Verse > Anthologies > Henry Wadsworth Longfellow, ed. > Poems of Places > Americas
Henry Wadsworth Longfellow, ed.  Poems of Places: An Anthology in 31 Volumes.
Americas: Vol. XXX.  1876–79.
Introductory to Mexico
Ruins in Mexico and Central America
Isaac McLellan (1806–1899)
A RUINED city! In the heart
Of the deep wilderness of woods
It stands immured,—where seldom foot
Of passing traveller intrudes.
The groves primeval year by year        5
Above the spot renew their blooms,
Year after year cast down their wealth
Of foliage in these desert tombs.
Altar and idol here arise
Inscribed with hieroglyphics strange;        10
Column and pyramid sublime,
Defaced by centuries of change.
Here idols from their pedestals
Displaced by roots of mightiest girth;
There, by a close-embracing branch        15
Half lifted in the air from earth;
Or from their stations prostrate thrown,
Their huge proportions strew the ground,
With vines and brambles overgrown,
With interlacing creepers bound.        20
No sound of life! save when at eve
The Indian’s hatchet cleaves through wood,
Or trips the Indian damsel by,
Singing to cheer the solitude.
No sound, save when the sobbing breeze        25
Sighs through the forest’s dim arcades,
Or shrill call of the red macaw,
Or parrot’s gabble in the glades;
Or when the chattering monkey troop
Glide o’er the tree-tops in their race,        30
Like wandering spirits of the dead,
Haunting the shadows of the place.
Egypt’s colossal skeletons
Of temples and of wondrous shrines,
In the unwatered sands repose,        35
Where hot the sultry summer shines;
But forests lonely and immense
Enshroud these ruins from the sight,
And with their tangled barriers guard
The hidden secrets from the light.        40
Tradition has no tale to tell
And science no recórd to give
Of those who reared these ancient walls,—
Of the lost race that here did live.
All desolate these ruins rest,        45
Like bark that in mid-ocean rolls,
Her name effaced, her masts o’erthrown,
And none remaining of the souls
That once sailed in her, to relate
From what far-distant port she came;        50
Whither she sailed and what her fate,
And what her nation and her name.
But only may conjecture guess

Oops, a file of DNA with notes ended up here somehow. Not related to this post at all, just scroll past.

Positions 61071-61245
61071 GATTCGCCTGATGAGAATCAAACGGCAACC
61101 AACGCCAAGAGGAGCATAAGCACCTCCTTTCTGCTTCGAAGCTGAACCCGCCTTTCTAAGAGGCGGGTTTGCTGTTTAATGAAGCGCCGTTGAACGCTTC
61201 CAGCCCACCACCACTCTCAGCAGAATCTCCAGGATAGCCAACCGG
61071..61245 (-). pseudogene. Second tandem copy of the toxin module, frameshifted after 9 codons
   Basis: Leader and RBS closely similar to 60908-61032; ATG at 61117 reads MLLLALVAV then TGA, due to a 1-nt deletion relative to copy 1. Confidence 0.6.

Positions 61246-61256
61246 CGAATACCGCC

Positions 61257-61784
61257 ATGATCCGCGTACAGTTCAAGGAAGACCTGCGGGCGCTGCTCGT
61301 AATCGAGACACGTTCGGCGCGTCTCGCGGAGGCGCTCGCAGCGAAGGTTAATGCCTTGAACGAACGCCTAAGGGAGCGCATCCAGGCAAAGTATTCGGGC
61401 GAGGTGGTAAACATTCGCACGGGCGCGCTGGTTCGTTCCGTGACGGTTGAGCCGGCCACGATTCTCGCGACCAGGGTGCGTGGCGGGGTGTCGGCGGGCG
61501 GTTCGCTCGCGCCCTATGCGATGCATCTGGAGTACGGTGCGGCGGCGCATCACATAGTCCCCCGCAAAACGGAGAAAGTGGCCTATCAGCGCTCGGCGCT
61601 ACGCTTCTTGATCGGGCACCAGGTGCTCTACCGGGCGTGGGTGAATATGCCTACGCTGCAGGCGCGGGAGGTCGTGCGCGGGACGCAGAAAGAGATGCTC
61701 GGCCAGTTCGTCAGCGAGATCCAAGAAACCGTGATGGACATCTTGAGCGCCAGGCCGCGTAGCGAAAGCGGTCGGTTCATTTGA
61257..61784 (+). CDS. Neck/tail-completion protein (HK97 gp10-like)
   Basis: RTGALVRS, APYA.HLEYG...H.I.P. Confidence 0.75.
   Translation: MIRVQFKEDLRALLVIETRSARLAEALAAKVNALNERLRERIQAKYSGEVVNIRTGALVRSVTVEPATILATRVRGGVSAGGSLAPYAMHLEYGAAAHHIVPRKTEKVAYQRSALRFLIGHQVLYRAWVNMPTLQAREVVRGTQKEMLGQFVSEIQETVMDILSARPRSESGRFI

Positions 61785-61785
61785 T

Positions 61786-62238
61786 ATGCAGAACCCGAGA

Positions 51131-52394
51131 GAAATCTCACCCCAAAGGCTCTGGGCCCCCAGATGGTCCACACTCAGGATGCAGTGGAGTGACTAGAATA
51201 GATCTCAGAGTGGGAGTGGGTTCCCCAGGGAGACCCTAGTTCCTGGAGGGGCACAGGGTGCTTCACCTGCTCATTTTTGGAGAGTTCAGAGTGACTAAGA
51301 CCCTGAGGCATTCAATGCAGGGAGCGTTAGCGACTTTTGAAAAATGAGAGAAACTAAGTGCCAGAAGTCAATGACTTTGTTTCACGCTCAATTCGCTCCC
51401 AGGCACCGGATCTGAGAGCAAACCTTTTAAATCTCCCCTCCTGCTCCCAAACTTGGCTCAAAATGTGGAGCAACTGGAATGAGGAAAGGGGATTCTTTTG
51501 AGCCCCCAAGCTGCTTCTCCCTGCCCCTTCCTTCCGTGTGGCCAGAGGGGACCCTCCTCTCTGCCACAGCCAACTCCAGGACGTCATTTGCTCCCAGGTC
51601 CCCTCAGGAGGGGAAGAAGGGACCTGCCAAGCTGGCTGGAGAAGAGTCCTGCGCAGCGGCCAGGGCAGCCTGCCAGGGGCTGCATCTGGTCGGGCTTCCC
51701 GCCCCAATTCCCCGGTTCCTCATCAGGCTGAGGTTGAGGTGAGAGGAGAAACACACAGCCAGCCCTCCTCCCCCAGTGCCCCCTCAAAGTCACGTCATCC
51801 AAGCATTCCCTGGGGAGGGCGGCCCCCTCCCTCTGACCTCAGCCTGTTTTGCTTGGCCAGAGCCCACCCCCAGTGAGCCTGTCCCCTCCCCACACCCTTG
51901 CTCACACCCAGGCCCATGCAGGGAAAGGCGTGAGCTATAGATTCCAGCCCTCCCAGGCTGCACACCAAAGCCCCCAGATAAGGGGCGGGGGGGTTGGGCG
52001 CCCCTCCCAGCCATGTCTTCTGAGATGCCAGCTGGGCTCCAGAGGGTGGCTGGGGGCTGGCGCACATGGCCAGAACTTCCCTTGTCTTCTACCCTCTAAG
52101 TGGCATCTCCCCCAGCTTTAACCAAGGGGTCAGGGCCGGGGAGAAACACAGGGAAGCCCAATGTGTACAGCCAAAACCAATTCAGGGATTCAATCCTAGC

The fancied story of this place,
And from these crumbling ruins gain        55
Some knowledge of the vanished race.
The wanderer from foreign land
With awe beholds each mystic spot,
Ruins of unrecorded years,
The relics of a race forgot.        60
Beneath each gray, sepulchral cairn
He delves to find the heathen bones,
The statues of imperial kings,
The broken monumental stones.
All round are sculptured pedestals        65
Mid shivered columns wide outspread,
Where mighty roots of forest trees
Spring from the ashes of the dead,
That in their growth had levelled low
The pyramids the soil that strow.        70
Here flowering creepers, glossy vines,
The shattered monoliths o’erswept,
And flowers mid painted potteries
And shapely urns luxuriant crept.
The dust with antique treasure teems,        75
Weapons and ornaments of yore,
Great vases carved in arabesques,
Idols, that heathen tribes adore.
Out in the green savanna lands
The prostrate stones in masses lay,        80
Colossal heads with staring eyes
And fractured limbs of granite gray;
The ruins of a race extinct,
The hieroglyphs of language dead,
Memorials of rites long lost,        85
The arms, the wealth of empires fled.
The stranger’s voice with awe is stilled,
His soul with fascination filled,
When musing in that silent mood,
With sad, gray plains extended round,        90
Amid the hum of insect life,
Mid trees with scarlet blossoms crowned,
Mid all the bloom and solemn pomp
Of tropic nature’s wondrous place,
Amid the temples and the graves        95
Of a once haughty, vanished race.

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